What role, then, should unbundled education play in higher education? Low completion rates, high costs, and low quality are all serious issues; however, it is important to understand the limitations of unbundled education compared to what a degree can offer, especially a degree that integrates learning. These limitations suggest that the two approaches (bundled and unbundled education) reflect a difference in kind rather than a difference in degree (no pun intended), and this distinction should be kept in mind when considering the future role of unbundled education.

Unbundled education views students as consumers and curriculum designers. Students determine what competencies they need to achieve their employment goals. They then find courses that promote these competencies, enroll in these courses, and complete them. Students repeat these steps until they are employable. Employees might complete additional unbundled courses to assist with a job change, make promotion more likely, or in response to identified weakness.

This places a lot of responsibility on students to determine what they need from their education, and it is difficult to imagine many being able to put together a coherent curricular plan. Even those who have this ability, or have assistance, will need to be able to design a curriculum that addresses their needs in an economically efficient manner based on a very accurate assessment of their needs for a job they do not yet have. Furthermore, given the rate of change in today’s technology-driven global economy, there is no guarantee these jobs will require the same skills, or even exist in the same form, by the time students’ complete their coursework.

Advocates for bundled education agree with employers about the importance of skills such as communication, problem solving, and teamwork, which is why many institutions already have student learning goals aligned with these skills, and why they are turning to bundled education to better promote them. Therefore, advocates for unbundled education will have to demonstrate how well a single course promotes the skills necessary for employment compared to a curriculum and cocurriculum that are integrated and designed to support student attainment of the same skills.

Unbundled education seems too narrowly focused given that the work environment is not unbundled: employees address problems, work in teams, and communicate in complex and messy contexts. These contexts often require employees to draw on knowledge and skills from multiple disciplines and experiences, which enables them to recognize nuance and successfully address problems they encounter. This seems to make a single, or even multiple, problem-solving or communication courses insufficient preparation for the workforce. Employees with degrees will have foundational knowledge, disciplinary skills, and problem-solving experience that employees who completed only unbundled courses will not have.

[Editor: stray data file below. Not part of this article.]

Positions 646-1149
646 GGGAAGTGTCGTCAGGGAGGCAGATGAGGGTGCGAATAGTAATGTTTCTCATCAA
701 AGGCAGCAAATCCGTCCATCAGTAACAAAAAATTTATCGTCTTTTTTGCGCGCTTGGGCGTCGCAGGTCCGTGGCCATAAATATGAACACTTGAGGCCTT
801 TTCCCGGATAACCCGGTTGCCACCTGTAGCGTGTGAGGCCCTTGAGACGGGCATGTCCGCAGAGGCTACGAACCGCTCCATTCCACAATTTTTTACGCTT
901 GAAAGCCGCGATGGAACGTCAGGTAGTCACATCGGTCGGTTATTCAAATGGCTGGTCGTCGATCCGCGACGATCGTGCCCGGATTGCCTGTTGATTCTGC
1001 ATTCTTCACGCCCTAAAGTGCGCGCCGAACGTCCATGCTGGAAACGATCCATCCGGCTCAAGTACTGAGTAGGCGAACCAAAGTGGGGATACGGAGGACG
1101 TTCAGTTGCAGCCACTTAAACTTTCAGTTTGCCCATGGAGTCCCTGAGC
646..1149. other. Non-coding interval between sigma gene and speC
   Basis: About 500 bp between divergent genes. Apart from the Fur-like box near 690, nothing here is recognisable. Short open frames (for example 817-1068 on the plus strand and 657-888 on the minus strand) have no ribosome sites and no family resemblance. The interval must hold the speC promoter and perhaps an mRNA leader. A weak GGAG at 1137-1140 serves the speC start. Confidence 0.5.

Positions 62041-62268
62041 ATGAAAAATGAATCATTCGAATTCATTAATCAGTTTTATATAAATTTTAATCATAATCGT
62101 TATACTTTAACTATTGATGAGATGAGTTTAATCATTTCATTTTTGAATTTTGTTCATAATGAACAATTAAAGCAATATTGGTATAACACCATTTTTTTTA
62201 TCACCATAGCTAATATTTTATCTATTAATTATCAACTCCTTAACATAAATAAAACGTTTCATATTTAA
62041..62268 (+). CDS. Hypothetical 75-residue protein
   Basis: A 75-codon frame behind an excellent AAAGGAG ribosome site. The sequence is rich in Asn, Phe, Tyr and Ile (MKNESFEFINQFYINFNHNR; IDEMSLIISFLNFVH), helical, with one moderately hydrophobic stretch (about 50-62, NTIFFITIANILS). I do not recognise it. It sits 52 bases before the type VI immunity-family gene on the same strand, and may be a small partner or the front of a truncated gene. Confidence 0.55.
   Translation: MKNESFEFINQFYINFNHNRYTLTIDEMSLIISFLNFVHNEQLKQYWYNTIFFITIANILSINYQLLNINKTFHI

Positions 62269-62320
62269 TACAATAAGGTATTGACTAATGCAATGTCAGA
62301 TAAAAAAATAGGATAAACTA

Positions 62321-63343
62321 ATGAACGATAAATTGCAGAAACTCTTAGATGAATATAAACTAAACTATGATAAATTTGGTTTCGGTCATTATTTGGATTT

Even if advocates of unbundled education are right, much will be lost if significant numbers of students forgo bundled degrees. In addition to preparing students for the workforce, bundled education develops informed citizens and educated people who have encountered some of the most significant ideas of the past, present, and future; it also prepares and (hopefully) inspires them to continue learning. While specific skill training may prepare students for their current jobs, a bundled education prepares students for jobs that do not yet exist.

Although there is still a lot of work to be done to refine integrated curricula and demonstrate their value, these efforts have the potential to help students become even better communicators, thinkers, and team members who bring rich perspectives and diverse skills to the workforce and their communities.

Both bundled and unbundled will likely have a role in the future of higher education; however, it is important to be realistic about what each can achieve. Even if unbundled education is a helpful innovation, it should not be seen as a replacement for the bundled curricula offered by traditional college degree programs.

Chris Mayer is the associate dean for Strategy, Policy, and Assessment and Academy Professor of Philosophy at the United States Military Academy in West Point, NY